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[532d] in the corporeal and visible region.” “I accept this,” he said, “as the truth; and yet it appears to me very hard to accept, and again, from another point of view, hard to reject.1 Nevertheless, since we have not to hear it at this time only, but are to repeat it often hereafter, let us assume that these things are as now has been said, and proceed to the melody itself, and go through with it as we have gone through the prelude. Tell me, then, what is the nature of this faculty of dialectic?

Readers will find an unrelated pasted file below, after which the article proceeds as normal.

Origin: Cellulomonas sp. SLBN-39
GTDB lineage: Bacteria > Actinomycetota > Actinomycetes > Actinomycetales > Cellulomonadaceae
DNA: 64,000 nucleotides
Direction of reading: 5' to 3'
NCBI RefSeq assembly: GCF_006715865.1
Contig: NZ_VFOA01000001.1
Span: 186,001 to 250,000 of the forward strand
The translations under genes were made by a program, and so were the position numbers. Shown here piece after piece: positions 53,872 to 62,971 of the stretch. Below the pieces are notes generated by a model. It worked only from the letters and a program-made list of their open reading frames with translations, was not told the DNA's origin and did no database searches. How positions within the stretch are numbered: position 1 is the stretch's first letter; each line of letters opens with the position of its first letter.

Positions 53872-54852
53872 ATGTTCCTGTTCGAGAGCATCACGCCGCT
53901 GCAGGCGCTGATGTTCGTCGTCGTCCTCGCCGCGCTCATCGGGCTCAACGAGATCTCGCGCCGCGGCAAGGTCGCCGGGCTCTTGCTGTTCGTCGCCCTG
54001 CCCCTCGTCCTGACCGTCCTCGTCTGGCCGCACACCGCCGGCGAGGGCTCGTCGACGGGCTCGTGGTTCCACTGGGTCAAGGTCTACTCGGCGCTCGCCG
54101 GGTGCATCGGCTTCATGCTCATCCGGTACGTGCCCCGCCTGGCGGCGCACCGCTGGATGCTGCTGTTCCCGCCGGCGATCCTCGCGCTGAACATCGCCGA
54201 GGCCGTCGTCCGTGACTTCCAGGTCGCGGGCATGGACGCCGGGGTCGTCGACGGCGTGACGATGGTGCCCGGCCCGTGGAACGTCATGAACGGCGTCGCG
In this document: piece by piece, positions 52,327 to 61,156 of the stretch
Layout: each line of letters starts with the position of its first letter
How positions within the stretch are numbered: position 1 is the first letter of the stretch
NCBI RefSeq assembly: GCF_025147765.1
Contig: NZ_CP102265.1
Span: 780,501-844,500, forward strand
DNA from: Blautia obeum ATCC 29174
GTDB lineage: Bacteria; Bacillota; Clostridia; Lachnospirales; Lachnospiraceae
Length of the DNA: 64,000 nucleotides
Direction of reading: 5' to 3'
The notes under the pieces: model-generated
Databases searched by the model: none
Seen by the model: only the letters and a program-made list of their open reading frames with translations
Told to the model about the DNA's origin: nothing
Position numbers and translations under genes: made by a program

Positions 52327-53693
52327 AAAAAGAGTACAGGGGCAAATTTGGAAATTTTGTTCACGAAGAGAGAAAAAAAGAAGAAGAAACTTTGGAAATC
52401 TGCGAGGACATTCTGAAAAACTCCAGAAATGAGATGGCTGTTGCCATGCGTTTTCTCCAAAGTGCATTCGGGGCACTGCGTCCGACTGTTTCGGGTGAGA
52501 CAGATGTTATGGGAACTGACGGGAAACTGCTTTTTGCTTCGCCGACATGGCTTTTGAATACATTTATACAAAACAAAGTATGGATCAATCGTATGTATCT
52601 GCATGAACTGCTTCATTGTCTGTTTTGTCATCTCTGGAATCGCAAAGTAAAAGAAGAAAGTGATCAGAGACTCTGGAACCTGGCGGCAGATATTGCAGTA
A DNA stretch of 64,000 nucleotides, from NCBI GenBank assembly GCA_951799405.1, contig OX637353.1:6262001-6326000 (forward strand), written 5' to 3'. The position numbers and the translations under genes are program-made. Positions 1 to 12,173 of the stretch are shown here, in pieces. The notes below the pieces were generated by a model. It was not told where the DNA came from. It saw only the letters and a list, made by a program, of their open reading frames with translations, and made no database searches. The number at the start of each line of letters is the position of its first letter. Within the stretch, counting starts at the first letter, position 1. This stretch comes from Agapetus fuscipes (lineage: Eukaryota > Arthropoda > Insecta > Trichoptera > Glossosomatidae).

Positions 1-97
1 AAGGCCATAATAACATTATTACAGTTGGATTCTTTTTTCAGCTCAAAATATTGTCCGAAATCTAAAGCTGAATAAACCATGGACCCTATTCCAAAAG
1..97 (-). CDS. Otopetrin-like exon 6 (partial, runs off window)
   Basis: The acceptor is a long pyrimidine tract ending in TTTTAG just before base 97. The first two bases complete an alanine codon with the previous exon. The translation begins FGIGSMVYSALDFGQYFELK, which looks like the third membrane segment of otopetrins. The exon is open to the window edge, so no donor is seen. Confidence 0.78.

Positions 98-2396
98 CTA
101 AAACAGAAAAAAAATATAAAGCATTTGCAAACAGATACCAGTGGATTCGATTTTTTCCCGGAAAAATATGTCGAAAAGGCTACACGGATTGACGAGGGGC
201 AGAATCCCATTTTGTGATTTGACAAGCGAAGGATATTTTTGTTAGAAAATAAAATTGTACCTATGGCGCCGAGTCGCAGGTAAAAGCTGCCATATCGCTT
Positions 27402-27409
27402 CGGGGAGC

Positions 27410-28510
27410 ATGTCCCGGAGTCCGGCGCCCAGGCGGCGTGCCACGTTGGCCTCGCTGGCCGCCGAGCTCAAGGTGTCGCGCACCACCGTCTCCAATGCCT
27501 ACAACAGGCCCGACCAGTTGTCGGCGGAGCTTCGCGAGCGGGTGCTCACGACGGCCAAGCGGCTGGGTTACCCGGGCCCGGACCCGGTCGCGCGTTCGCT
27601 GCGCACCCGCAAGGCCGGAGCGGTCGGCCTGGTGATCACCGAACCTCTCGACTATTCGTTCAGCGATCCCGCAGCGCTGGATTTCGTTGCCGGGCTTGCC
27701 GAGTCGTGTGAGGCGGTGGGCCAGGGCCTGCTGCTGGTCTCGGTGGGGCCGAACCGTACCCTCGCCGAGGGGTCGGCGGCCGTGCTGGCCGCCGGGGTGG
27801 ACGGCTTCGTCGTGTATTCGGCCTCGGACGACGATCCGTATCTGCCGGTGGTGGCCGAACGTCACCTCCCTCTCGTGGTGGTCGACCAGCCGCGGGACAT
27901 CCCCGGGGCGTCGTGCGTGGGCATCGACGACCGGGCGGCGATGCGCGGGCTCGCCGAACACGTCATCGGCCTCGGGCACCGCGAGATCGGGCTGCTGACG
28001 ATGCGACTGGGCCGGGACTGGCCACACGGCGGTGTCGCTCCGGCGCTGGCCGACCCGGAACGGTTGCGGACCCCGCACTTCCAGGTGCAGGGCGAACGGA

1 This sentence is fundamental for the understanding of Plato's metaphysical philosophy generally. Cf. Unity of Plato's Thought, p. 30, n. 192, What Plato Said, p. 268 and 586 on Parmen. 135 C. So Tennyson says it is hard to believe in God and hard not to believe.

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